Is President Obama getting overexposed? This we know: A firm believer in all his fawning media clips, Obama thinks there is no political problem he cannot overcome with yet another nationally televised address. Not only has he scheduled an umpteenth appearance in prime time, he now insists on addressing the nation's schoolchildren.
Why is this controversial? What is more American than having her president addressing the young? Reagan did it. So did Bush. The problem is Obama and his administration. There is -- always is -- a political agenda.
The mission was not to educate; it was to indoctrinate. The public learned the Department of Education sent out guidelines to principals urging that children "write letters to themselves about what they can do to help the president." Older students were urged to answer the question: "What is President Obama inspiring you to do? What is he challenging you to do?"
Our national media know Obama's numbers are plummeting, and simply cannot accept this as the popular will. Anyone who dares to oppose Obama must be certifiably crazy, racist, or even hoping for Obama to be murdered. NBC anchor Brian Williams spoke for the Obamaniacal media as he decried the current atmosphere as our "hyperpartisan era of instant and vocal outrage" -- as if those words would not define the corrosive end of the Bush years.
"Hyperpartisan" is a word they use only when the liberals are in charge. When conservatives are in charge, the opposition somehow becomes a celebration of democracy.
MSNBC host Keith Olbermann, seen in the last administration heaping the most vicious, personal abuses on President Bush, now thinks that anyone who criticizes Obama must be an aspiring criminal. On Sept. 1, his guest Dan Savage, a smutty sex columnist, suggested with a straight face that "the Michelle Bachmanns" and "Glenn Becks of the world" are "trying to get the president killed."
Why Olbermann thinks this man is qualified for punditry is a mystery, since Savage's most recent column addressed such weighty policy matters as whether it's OK to "enjoy having sex with those stretched earlobe holes."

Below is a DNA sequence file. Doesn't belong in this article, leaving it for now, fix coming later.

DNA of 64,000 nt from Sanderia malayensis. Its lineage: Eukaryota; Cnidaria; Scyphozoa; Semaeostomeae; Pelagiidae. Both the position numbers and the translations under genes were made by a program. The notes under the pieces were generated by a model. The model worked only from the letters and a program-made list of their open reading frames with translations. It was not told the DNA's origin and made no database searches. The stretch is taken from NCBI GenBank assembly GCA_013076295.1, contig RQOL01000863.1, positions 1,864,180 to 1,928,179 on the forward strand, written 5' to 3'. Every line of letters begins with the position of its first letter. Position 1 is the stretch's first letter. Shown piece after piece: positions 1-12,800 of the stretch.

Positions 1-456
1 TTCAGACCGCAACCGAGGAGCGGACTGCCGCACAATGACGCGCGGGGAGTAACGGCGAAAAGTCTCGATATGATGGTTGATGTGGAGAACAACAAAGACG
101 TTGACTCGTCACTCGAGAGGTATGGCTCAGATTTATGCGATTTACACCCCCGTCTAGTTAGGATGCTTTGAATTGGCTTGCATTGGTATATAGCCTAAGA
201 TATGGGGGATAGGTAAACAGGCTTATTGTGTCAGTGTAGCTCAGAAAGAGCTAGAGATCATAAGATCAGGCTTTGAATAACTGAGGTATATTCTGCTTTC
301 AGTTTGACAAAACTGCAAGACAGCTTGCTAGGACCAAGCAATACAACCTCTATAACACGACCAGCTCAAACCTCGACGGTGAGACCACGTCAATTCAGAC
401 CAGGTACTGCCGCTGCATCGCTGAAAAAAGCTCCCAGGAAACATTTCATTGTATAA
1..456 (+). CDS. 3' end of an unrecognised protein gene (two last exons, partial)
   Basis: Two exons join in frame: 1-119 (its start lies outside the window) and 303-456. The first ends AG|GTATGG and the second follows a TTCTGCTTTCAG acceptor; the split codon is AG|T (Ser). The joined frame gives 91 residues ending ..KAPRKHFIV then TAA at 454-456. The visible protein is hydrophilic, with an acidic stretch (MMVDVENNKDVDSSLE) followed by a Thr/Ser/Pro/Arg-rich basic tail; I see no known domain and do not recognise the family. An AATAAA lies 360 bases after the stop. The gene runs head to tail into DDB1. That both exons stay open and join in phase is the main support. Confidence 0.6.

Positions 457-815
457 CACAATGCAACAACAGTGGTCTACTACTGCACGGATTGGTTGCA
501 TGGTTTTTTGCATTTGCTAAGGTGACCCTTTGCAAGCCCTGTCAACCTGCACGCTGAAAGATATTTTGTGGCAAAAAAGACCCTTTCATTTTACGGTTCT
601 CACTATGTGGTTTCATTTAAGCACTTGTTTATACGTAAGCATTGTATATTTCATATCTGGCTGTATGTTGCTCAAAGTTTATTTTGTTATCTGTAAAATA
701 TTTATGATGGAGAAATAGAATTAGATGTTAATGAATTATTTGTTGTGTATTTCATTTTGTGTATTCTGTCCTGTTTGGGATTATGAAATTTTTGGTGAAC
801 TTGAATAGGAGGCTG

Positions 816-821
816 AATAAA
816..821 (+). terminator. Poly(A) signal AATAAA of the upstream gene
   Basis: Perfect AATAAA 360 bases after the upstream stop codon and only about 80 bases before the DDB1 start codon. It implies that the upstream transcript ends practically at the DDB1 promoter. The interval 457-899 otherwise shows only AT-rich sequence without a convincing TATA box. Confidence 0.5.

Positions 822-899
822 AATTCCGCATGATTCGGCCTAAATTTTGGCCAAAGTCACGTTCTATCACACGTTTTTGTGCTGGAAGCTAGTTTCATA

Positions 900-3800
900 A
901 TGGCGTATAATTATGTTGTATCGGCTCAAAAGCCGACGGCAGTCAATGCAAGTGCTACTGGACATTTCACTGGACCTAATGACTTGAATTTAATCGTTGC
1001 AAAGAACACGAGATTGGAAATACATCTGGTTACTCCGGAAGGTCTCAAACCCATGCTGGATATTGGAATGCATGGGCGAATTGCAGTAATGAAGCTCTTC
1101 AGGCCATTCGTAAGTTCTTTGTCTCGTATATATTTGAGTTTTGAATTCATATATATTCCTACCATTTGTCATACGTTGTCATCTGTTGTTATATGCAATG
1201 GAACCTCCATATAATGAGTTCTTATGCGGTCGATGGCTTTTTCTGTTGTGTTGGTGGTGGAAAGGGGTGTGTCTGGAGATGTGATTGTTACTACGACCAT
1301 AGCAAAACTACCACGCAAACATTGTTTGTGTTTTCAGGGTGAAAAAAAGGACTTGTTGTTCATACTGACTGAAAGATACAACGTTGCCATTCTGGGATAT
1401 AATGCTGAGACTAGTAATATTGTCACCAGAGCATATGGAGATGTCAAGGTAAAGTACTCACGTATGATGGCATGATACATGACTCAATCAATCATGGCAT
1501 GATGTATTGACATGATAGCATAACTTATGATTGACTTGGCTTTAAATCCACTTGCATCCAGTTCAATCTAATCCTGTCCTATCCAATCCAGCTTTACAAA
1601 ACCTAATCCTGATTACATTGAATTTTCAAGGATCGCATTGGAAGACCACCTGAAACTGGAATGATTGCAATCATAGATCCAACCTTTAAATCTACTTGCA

Did Olbermann protest that Savage was being too ... savage? No, it was only unfair to a small fraction of conservatives: "I'm only going to moderate your remarks to this degree, that I think some of them who oppose this are not of that thinking that you just expressed," Olbermann said. "But unfortunately a lot of who you are talking about, you nailed them perfectly."
Olbermann is outdoing himself on the hypocrisy meter. This holier-than-thou speech comes from the man who said President Bush "needlessly killed 3,584 of our family and friends and neighbors," and "urinated on the Constitution," a man he yelled at to "Shut the hell up!" He attacked Bush for "panoramic and murderous deceit" and yelled, "You're a fascist! Get them to print you a T-shirt with fascist on it! ...You, sir, have no place in a government of the people, by the people, for the people." He suggested Bush led "a government more dangerous to our liberty than is the enemy it claims to protect us from." Bush "imposed subjugation and called it freedom," and his policies "would constitute the beginning of the end of America."
And now he says conservatives are too nasty.
Olbermann is not alone in objecting to the American people saying anything of a critical nature about Obama. CNBC's John Harwood suggested parents who criticized Obama's school speech were stupid: "The biggest danger to kids in this whole thing is that a lot of the parents complaining aren't smart enough to raise them very effectively." (He suggested they're racists, too.) CNN's Roland Martin simply called anti-Obama parents "insane."
Lovely. They attacked tea-party protesters as "tea baggers" and town hall questioners as "quarrelsome masses"; the media now insist the school-speech critics are "insane."
It's not insane to wonder why our schools should be directed by the government to discuss how the Dear Leader is inspiring the young, and how the Dear Leader can be helped. Can you imagine how Keith Olbermann would have covered this presidential speech to children if the honor-the-president lesson plan had been sent to principals by that "fascist" Bush administration?
The media are frustrated that the buckets of luster they have dumped all over Barack Obama are vanishing before their eyes. The polls are looking worse, and worse. The latest CNN poll asked whether the public approved or disapproved of how Obama was handling the federal budget deficit: 36 percent approved, and a whopping 63 percent disapproved.
The American people have seen the $9 trillion in estimated deficits in this decade -- that is, if everything Obama promises comes to pass. The final numbers assuredly will be worse. That reality can't be papered over with yet another nationally televised speech -- to children or adults.